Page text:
Taylor Livingston Supporting Member Commercial User

    Dec 25, 2002
    Oregon, US
    Owner, Iron Ether Electronics
    Care to elaborate?

    Is my post really the strangest thing here? :confused:
     
  14. bongomania

    bongomania Commercial User

    Oct 17, 2005
    PDX, OR
    owner, OVNIFX and OVNILabs
    Ehhhh... While it's true that both pitch and amplitude are targets for tracking, analog amplitude detection (and nearly instant reaction) was perfected about 70 years ago, while digital pitch and amplitude detection is still in the growing-pains stage, with a lot widely-available gear not being all that great at it. So tracking is a non-issue if you just look at analog amplitude following. But even then, the pitch tracking can be hinky, depending on the system in use.

    Re: "interpreting" vs. resampling, I'm not sure what the difference would be in the tracking. In all digital cases, there must be an A/D converter, a brain that reads the incoming data and sends out appropriate commands to the tone generator (whether sampled or not), and a D/A converter. So tracking depends entirely on the speed and robustness of the computer used, completely irrespective of the program it's running.

    To Joe, can you tell us more about what you are trying to achieve? Is it just that you want a kool sound and you don't want any lag time or note glitches? Because there are hundreds of pedals that will do that for you, with no tracking issues at all, because tracking is not part of how they work. So let us know what you are trying to do--it might be way easier than you think.
     
  15. JimmyM

    JimmyM Supporting Member

    Apr 11, 2005
    Apopka, FL
    Endorsing: Ampeg Amps, EMG Pickups
    not at all. the question's a little off the wall, though.
     
  16. no disagreement so far, including that the question is not 100% clear. But for what it's worth, I use a POG2 as part of my pedalboard (to create an organ sound, usually when the guitar plays a lead), and it tracks very well.

    But I don't think tracking is usually the #1 issue with a pedal, assuming you're getting a decent one.
     
  17. This thread is making my head hurt.

    Regarding the POG: I don't think "resampling" is an accurate term to use. From my first hand experiance, the Pog is a digital box that detects, like a digital tuner, the note yu are playing, and generates a pitch one octave below it matching the envelope of the input. Point in fact is that it would not repitch anything: it didn't take to my drum machine at all, since it was looking for a pitch. If it truly resampled it would have spit out, for example, the kick drum sound an octave lower. It doesn't work like that.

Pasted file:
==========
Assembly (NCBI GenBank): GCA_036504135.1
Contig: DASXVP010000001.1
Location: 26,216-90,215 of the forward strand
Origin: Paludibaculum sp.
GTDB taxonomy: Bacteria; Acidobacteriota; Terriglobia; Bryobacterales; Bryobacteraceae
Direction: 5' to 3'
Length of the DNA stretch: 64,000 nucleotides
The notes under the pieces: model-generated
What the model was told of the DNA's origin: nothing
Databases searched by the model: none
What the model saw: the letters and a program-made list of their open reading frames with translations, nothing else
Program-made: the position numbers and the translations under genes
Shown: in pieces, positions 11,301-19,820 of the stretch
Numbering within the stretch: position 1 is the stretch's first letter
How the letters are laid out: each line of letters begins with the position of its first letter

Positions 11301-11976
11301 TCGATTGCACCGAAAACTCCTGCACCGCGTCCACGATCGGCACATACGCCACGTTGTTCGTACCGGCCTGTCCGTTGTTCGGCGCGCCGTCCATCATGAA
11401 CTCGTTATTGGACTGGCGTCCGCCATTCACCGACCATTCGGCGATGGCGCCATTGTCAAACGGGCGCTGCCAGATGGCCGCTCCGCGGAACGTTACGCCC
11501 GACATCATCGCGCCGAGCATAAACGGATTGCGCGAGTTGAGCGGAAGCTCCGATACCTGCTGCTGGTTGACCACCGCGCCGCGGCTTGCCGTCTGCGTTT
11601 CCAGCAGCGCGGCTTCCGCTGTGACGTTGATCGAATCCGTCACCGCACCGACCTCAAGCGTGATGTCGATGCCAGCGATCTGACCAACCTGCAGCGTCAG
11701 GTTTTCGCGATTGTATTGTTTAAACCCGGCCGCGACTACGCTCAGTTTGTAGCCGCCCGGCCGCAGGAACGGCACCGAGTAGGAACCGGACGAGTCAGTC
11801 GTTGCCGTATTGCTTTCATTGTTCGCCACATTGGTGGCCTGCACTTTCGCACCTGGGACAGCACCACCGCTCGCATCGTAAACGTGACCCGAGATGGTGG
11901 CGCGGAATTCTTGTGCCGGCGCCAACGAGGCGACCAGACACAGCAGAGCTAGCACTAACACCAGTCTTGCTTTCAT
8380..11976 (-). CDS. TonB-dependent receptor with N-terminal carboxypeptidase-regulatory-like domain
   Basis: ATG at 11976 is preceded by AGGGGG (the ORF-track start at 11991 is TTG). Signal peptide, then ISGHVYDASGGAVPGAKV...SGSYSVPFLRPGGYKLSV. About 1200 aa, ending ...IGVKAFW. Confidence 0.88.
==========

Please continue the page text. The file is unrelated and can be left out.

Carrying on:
The only true resample/pitch shift I have used perfectly is an old digital delay rack unit: with the hold engadged, you could turn the pitch knob all over the place to change the pitch (and speed obviously) all you wanted, it would always come back to exact pitch at the played delay time. Of course, meaningless for a real time pitch shifter.

    Most octavers, analog and digital, are just generating frequencys below based on what you play. Analog octavers glitch because of how they track notes, but some say they produce a fatter tone than the POG.

    Regarding the thread: it makes no sense - why would one care about "tracking" and not the actual sounds it produces? What is the goal of tracking your playing? It almost sounds as if you are trying to trigger some other sound or module with your playing, but you're looking for something with 1/4" inputs and not using midi pickups.
     
  18. WarriorJoe7

    WarriorJoe7 Banned

    Mar 12, 2004
    Syracuse, NY
    This EXACTLY what I am looking for (Except is it just as fast on the bass notes? I am on the lookout for something that has a barely perceptible delay and this is it but only down to guitar E.)

    So who has a turbo tuner on here?

    I am still on the lookout for something else just as fast or faster (It's good to have options.)

     
  19. WarriorJoe7

    WarriorJoe7 Banned

    Mar 12, 2004
    Syracuse, NY
    It's under wraps (I am sure I will have something to tell you soon though.) I need fast detection and a few different brands so that I have options.

    All I can say is that the project could end up being huge.
     
  20. I knew this thread wasn't about octavers!


    I use a Turbo Tuner and it's the fastest note detection I've seen. Much faster than your standard TU-2 for example. Of course afaik there's no way to get that data in any meaningful way from the pedal. And the signal is muted when you are tuning (display goes dark when bypassed)